Britain’s Queen Elizabeth granted royal assent to Prime Minister Theresa May’s flagship Brexit legislation on June 26, ending months of debate over the legislation that will formally end the country’s European Union membership. The House of Commons speaker John Bercow said the EU withdrawal bill, passed by both houses of parliament last week, had been signed into law by the monarch, to cheers from Conservative lawmakers.
The bill transfers decades of European law onto British statute books, and also enshrines Brexit day in British law as for 29 March 2019, at 11 pm (2300 GMT) — midnight Brussels time. Prime Minister Theresa May said the approval was a “historic moment for our country, and a significant step towards delivering on the will of the British people.”
The bill has undergone more than 250 hours of acrimonious debate in the Houses of Parliament since it was introduced in July 2017. Eurosceptics celebrated the passing of the bill through parliament last week as proof that, despite continuing uncertainty in the negotiations with Brussels, Brexit was happening.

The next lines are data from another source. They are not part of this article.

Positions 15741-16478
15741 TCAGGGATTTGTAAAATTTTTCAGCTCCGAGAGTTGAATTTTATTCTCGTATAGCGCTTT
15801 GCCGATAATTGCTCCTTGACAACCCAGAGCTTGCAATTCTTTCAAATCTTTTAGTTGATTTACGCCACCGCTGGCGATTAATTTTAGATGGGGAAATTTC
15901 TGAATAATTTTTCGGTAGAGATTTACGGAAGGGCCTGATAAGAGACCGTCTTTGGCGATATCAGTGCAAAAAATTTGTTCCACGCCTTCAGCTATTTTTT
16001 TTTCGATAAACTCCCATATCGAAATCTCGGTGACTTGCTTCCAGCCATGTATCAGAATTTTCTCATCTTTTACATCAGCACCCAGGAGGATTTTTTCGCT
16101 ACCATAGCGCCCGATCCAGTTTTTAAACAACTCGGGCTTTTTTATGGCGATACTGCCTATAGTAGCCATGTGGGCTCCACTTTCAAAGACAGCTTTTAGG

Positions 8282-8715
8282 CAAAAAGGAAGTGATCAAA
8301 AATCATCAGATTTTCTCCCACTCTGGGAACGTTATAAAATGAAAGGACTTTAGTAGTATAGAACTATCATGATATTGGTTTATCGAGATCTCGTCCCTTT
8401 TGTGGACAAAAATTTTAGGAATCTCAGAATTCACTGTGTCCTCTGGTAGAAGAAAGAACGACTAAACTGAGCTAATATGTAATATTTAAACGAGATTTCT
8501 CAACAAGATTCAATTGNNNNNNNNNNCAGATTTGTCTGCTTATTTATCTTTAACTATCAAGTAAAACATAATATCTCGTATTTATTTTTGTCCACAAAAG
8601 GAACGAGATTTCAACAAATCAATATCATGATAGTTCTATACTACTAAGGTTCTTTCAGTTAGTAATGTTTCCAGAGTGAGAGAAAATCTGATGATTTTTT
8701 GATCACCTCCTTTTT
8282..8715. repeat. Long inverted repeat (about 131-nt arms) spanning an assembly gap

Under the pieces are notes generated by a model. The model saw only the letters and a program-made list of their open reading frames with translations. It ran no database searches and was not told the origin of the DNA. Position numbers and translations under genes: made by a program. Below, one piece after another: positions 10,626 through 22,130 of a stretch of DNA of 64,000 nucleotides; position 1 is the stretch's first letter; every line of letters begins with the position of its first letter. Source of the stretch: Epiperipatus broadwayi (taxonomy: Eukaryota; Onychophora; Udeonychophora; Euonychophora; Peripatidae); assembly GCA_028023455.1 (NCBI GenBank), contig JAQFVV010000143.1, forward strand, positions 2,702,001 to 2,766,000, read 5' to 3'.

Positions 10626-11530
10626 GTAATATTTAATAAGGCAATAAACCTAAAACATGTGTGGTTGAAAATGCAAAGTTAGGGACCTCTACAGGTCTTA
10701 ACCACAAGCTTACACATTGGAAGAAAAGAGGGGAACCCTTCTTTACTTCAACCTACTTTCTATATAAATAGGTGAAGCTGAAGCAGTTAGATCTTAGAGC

The government had a tough time getting the bill through parliament and was forced to concede some power to lawmakers over the final Brexit deal agreed with Brussels. Further battles are expected in the House of Commons in the coming weeks when MPs debate two bills on trade with pro-Europeans seeking to force the government to keep close ties with the bloc.
May has yet to set out her plans for customs arrangements after Brexit, which have become a major stumbling block in talks with Brussels. She will gather her top ministers after the EU summit, which starts on June 28, to thrash out their differences with the aim of publishing a Brexit blueprint shortly after.